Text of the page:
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Are You Fully Protected Under Your Missouri Car Insurance?

Feb. 20, 2017

Most months, car insurance might simply feel like a bill you begrudgingly pay. However, if you ever end up in a car accident, you will be very thankful for the coverage that your car insurance provides. Life is full of surprises, and you never know when you will end up in a difficult financial situation that requires the aid of a car insurance payout to get you through. Each state has different car insurance laws, so it’s important to evaluate whether your own Missouri insurance will keep you financially protected in the case of an accident.

Missouri Car Insurance Guidelines

Despite it being legally required that all Missouri drivers hold valid car insurance, it’s estimated that up to 14 percent of all drivers in the state still lack insurance. When uninsured drivers become involved in accidents, unpaid damage claims can result in higher premium rates.

Some states like Florida legally require all residents to pay for a specific insurance that covers the costs of injuries in a car accident, regardless of fault. Other states like Missouri only require residents to obtain basic coverage. If you live in Missouri, you need to keep a policy that covers liability and uninsured motorists. The liability portion of the policy covers injuries and property damage that you cause to other drivers. The uninsured motorist portion, meanwhile, covers the injuries that you and your passengers sustain from an uninsured driver.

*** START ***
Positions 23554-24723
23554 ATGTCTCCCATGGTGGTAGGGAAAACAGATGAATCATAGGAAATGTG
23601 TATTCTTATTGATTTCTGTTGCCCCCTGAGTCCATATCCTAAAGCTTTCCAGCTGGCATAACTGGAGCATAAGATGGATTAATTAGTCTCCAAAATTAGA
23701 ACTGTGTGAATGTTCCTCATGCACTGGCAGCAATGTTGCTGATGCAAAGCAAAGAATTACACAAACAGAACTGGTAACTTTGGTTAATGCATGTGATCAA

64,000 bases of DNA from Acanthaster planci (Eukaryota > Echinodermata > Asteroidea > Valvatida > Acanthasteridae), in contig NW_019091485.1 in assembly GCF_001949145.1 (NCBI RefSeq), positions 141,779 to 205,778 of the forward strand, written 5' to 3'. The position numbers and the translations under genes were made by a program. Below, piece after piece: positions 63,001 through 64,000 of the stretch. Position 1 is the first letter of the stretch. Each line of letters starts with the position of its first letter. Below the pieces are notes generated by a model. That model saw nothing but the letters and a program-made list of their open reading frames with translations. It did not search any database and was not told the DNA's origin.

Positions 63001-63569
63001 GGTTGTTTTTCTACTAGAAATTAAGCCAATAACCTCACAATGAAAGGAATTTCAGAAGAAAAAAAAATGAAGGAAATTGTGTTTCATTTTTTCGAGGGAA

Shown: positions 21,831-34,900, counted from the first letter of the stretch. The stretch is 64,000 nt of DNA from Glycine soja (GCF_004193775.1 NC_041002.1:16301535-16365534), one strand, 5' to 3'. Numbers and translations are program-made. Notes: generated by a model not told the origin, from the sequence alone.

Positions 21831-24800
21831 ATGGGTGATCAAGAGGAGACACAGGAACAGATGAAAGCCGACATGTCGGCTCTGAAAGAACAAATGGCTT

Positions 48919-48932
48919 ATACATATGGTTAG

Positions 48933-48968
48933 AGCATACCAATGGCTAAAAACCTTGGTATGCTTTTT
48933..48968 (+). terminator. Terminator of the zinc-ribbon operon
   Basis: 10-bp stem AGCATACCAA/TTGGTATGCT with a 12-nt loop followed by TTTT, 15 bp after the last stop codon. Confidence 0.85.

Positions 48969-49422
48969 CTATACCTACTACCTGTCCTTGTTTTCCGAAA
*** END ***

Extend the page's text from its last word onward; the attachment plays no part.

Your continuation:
In addition to maintaining these specific components of insurance, you also need to pay for a minimum amount of financial coverage. These minimum amounts are commonly known as 25/50/10, which is short for $25,000 for bodily injury per person, $50,000 for bodily injury per accident, and $10,000 for property damage per accident. When it comes to uninsured motorist coverage, the minimums are $25,000 for bodily injury per person and $50,000 for bodily injury per accident. It is always possible to pay for extra coverage, but the above amounts are the minimums.

Aside from the requirements, Missouri car insurance offers many optional choices as well: collision coverage pays for damage to your car from hitting an inanimate object, comprehensive coverage pays for damage to your vehicle by forces other than a crash, and medical payments cover medical care up to specific limits for both you and your passengers.

It is critical that you carefully select your car insurance and, if you can afford it, raise your limits to ensure that your insurance company will provide higher levels of compensation after an accident. If you ever have problems with your car insurance company and think that you deserve more money from your claim than the insurance is willing to pay out, contact a Missouri car accident attorney like Attorney Swaney at Swaney Law Firm in St. Louis. Attorney Swaney has decades of experience challenging car insurance companies to get his clients the compensation they deserve. Give him a call today to learn more at (314) 310-8373.